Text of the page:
How To: Perfect Yorkshire Puddings Recipe
7th February 2021
From our Group Head Chef, Stewart
Celebrating National Yorkshire Pudding Day
Is a roast really a roast without a huge Yorkshire pudding as the centre point? If you are anything like us then the Yorkshire pudding is a must and means you can barely fit anything else on the plate. Traditionally served with a beef roast but when they are this delicious there are no rules!
See below our Group Head Chefs top-tips for the most glorious puffed-up Yorkshire Puddings.
Three simple rules to always follow:
- Allow the batter to rest
- Make sure the oil is piping hot
- Don’t open the oven door (whatever you do!)
For the perfect Yorkshire pudding the mix is best made a few hours in advance and left to rest.
To make 4-6 Yorkshire pudding you will need:
- 2 free-range eggs
- Whole Milk
- Yorkshire pudding mould of large muffn tray
When making the batter here is a simple way to measure out your ratios with no weighing required:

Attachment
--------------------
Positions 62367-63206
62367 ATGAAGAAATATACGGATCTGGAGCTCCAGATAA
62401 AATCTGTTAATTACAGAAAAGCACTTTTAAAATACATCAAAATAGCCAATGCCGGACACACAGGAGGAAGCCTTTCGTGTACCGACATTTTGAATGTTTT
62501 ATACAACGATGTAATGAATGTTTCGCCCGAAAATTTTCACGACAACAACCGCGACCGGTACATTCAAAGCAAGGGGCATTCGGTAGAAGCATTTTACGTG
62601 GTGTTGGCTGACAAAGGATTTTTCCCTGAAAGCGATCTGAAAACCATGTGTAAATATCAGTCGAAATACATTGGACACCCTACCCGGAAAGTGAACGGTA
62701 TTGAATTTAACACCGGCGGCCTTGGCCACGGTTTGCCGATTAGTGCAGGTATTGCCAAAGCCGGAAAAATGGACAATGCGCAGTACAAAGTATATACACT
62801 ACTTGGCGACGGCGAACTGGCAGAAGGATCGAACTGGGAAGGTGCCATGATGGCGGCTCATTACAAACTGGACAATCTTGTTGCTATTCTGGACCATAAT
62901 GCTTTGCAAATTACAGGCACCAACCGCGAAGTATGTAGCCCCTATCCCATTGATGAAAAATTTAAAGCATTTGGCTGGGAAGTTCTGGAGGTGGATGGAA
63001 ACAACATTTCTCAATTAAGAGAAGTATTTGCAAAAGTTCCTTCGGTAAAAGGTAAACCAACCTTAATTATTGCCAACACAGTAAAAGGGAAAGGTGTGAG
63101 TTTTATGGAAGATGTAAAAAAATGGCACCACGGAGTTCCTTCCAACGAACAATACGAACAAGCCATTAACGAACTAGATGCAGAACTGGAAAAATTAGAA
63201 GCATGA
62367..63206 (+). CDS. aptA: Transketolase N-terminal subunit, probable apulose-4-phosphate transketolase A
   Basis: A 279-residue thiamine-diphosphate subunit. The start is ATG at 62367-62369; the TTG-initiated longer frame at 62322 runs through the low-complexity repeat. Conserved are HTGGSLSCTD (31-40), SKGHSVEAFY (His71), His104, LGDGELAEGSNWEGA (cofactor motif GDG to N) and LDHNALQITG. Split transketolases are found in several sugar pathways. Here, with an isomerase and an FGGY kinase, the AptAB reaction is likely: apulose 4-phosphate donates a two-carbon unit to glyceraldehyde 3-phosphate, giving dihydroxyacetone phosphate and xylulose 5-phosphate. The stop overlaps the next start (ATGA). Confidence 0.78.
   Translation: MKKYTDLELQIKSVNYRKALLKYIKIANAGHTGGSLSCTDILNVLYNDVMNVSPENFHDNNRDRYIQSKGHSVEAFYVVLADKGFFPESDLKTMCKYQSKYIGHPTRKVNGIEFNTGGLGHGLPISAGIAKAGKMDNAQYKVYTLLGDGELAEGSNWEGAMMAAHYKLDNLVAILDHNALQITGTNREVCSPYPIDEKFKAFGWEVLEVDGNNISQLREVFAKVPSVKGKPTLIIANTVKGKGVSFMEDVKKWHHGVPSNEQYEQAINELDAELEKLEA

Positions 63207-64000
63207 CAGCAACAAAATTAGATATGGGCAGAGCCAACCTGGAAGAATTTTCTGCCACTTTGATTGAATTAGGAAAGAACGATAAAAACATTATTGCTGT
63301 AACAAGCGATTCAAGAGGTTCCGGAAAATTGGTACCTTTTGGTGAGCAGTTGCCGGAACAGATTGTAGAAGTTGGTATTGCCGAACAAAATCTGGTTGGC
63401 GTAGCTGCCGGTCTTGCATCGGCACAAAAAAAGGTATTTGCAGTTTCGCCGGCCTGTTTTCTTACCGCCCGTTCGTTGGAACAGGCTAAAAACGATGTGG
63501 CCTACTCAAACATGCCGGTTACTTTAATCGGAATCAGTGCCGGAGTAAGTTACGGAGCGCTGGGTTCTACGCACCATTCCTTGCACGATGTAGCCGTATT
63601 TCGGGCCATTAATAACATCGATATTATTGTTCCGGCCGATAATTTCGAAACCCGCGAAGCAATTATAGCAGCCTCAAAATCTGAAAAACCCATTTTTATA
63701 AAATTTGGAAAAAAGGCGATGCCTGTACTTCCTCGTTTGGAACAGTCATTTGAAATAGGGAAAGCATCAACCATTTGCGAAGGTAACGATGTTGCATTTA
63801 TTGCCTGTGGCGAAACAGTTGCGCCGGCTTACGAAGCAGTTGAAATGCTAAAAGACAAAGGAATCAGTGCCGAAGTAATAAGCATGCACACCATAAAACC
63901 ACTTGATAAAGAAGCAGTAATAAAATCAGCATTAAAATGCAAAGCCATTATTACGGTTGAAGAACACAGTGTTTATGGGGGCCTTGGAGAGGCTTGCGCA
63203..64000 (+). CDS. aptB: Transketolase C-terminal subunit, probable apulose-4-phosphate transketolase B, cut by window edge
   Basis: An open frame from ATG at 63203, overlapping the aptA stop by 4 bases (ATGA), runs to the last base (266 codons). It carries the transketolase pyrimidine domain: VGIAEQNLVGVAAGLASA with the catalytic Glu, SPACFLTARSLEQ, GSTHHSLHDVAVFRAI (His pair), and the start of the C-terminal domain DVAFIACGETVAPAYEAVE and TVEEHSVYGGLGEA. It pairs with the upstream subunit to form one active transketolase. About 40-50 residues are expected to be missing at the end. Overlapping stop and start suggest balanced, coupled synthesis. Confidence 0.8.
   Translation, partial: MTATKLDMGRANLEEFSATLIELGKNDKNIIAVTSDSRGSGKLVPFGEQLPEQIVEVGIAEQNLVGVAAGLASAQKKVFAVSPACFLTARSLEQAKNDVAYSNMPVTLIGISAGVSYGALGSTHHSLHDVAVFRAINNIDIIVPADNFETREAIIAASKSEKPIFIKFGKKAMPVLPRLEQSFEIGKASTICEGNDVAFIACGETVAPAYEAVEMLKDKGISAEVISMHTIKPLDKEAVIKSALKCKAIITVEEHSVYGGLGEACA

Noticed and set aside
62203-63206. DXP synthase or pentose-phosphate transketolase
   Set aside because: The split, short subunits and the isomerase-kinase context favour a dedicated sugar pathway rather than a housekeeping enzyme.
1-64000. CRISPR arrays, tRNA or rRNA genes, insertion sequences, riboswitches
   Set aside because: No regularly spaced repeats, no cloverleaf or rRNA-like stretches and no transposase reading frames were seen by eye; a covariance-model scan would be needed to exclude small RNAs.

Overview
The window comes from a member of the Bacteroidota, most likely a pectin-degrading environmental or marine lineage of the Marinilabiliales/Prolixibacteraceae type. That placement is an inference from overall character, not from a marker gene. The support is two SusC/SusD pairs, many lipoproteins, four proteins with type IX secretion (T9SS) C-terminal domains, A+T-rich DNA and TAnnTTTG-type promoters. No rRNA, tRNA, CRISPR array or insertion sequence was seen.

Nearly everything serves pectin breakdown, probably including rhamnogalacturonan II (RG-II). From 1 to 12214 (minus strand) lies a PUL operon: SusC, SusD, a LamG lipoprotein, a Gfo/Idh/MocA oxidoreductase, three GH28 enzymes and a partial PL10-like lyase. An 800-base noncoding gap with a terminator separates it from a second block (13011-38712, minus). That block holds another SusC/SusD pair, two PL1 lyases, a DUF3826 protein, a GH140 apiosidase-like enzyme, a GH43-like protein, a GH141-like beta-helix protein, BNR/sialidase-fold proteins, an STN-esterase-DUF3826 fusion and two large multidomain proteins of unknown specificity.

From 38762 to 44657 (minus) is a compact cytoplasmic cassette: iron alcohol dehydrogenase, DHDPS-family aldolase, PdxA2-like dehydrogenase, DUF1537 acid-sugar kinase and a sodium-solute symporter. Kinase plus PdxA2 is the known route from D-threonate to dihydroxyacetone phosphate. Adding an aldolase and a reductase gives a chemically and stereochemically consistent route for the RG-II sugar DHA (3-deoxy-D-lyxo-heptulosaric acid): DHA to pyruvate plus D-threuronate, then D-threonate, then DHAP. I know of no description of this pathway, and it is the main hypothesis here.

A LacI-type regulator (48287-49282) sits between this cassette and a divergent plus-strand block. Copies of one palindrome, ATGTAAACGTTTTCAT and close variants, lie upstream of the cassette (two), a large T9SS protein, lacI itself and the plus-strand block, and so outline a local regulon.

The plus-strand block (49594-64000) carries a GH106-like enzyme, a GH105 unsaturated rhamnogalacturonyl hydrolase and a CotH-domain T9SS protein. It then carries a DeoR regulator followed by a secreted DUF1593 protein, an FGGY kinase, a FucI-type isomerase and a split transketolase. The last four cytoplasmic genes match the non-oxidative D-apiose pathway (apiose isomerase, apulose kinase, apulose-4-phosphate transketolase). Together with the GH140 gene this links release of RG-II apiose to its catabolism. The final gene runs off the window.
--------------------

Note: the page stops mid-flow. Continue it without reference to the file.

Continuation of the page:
- Crack 2 eggs into a cup or container, mark where the level this comes to. Pour into a seperate bowl.
- Fill to the same mark with flour, add to the eggs.
- Fill again with whole milk, add to the eggs and then mix into a batter thoroughly until smooth.
- Let it rest for several hours at room temperature (this is really important)
- 30 minutes before serving (when you take out your beef for resting), heat your moulds in the oven at 220 degrees, until really hot.
- Once the moulds are hot add the beef fat or oil and return to the oven to heat (beef fat makes them taste amazing!)
- Whilst this is happening add a good pinch of salt to the batter mix and stir well to dissolve, do not whisk.
- Remove the mould from the oven and working quickly add the batter mix to the fat about halfway up the mould.
- Put back into the oven and reduce the temp down to 200degrees.
- Allow to cook for 15 – 20 min or until crisp but still soft inside.
Top Tip if using a standard muffin mould only fill the outer sides of the dish to allow even heat to flow around the pudding giving them an even rise.